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During some meditation I need to say several sentences. One of them is I take refuge in the liberated Sangha. I noticed that I often forget to say that sentence and virtually never forget the other four.

I started to think whether it's a coincidence and came to the conclusion that I have problems with effectively co-operating with people. Up to now, I've been most effective, when I worked alone.

Are there any Buddhist teachings on how one can overcome mental obstacles, which prevent a person from being a good leader (using other people's talents to achieve goals, which benefit some beings and don't harm anyone) ?

Note: By "mental obstacles" I don't mean lack of skills (e. g. inability to estimate the effort of tasks) or obvisous personality defects (e. g. the wish to look better than the others in front of people). It's something much more subtle, which makes me do all the work alone, even though I'm pretty sure that there are people out there, who would gladly help me.

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The Buddha ministered to all levels of society including Kings. On the occasion when King Pasenadi of Kosala lost in the battle and had to retreat to his capital at Savatthi the Buddha said

"Victory breeds hatred.

The defeated live in pain.

Happily the peaceful live,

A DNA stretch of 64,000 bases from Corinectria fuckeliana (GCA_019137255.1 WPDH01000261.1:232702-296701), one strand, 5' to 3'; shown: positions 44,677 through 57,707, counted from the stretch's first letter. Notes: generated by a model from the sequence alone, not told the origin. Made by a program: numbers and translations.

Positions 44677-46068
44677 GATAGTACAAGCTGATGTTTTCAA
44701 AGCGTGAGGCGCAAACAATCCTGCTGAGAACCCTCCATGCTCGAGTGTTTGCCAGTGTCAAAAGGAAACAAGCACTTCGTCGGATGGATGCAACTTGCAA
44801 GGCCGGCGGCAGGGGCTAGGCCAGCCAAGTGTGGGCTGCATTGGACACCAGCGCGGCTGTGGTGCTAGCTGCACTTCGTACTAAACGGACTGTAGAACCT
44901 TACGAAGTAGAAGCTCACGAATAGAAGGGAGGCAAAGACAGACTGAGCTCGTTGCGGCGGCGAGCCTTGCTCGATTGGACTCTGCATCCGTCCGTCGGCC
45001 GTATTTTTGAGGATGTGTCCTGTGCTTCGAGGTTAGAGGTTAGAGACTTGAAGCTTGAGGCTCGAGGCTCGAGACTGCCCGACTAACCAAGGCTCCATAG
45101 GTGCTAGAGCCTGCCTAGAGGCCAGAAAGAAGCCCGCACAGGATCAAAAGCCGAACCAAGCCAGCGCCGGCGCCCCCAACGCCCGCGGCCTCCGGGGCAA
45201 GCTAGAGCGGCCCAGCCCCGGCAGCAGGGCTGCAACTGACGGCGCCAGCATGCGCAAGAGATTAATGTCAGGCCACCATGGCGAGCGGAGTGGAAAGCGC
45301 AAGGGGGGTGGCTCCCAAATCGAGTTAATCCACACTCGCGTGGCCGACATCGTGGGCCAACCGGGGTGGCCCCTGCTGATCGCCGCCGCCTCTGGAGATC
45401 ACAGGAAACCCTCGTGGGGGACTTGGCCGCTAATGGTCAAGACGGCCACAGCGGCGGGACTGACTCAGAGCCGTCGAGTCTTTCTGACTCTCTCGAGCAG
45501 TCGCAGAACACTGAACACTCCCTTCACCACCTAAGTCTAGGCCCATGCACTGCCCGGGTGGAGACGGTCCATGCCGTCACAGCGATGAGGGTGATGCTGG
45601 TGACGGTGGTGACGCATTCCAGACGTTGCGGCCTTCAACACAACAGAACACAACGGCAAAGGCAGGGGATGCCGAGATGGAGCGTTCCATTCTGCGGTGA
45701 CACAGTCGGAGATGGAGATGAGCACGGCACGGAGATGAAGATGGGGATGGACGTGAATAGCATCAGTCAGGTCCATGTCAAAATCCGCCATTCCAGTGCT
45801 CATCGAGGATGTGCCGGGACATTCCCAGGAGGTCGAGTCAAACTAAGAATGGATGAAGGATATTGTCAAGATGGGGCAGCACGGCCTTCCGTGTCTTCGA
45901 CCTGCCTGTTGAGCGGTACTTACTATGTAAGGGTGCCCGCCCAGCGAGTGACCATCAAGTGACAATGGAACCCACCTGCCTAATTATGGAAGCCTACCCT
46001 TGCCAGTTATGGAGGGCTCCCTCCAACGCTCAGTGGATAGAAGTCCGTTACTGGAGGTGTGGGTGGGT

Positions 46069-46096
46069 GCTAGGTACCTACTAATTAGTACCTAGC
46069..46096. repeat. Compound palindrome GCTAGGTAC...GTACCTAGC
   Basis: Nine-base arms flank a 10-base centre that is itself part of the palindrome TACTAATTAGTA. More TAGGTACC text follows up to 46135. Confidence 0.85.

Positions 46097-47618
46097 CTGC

Giving up victory and defeat."

I take this to be advise around ones attitude to winning and losing. If you live with an adversarial attitude then you will never be happy. If you believe that my win is your loss then whether you win or lose you will be in a painful mental state. Happiness lies with moving away from this false binary point of view.

  • Good comment. Again we see how the Buddha chooses the middle way stearing away from the extremes. – Lanka Mar 25 '15 at 22:03
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"The four immeasurables":

Metta - friendship to all beings

Karuna - compassion to all beings

Mudita - taking joy in the well-being of others

Upekkha - equanimity toward all beings

... from this point of view, you're already part of an ongoing "team effort" to create the conditions for a safer and happier environment, wherever you go.

I really relate to that compulsive need to go do things myself. I often remind myself: "sometimes people really need to help you, and to refuse them the chance to help can be unkind."

I also often "check in" with myself to see whether what I'm doing right now helps to create conditions for myself and others to be safer and happier. Not to "make" myself or others safe and happy- that's out of our control- but to set up the conditions that support that.

Even though the idea of the "immeasurables" is to reduce selfishness, I think it's also a great definition of leadership. You can take that energy that makes you want to step out on your own, and use it to create a better atmosphere for collaboration. There's no situation where you can't find something to do that will lighten the load, either for yourself, or for someone else.

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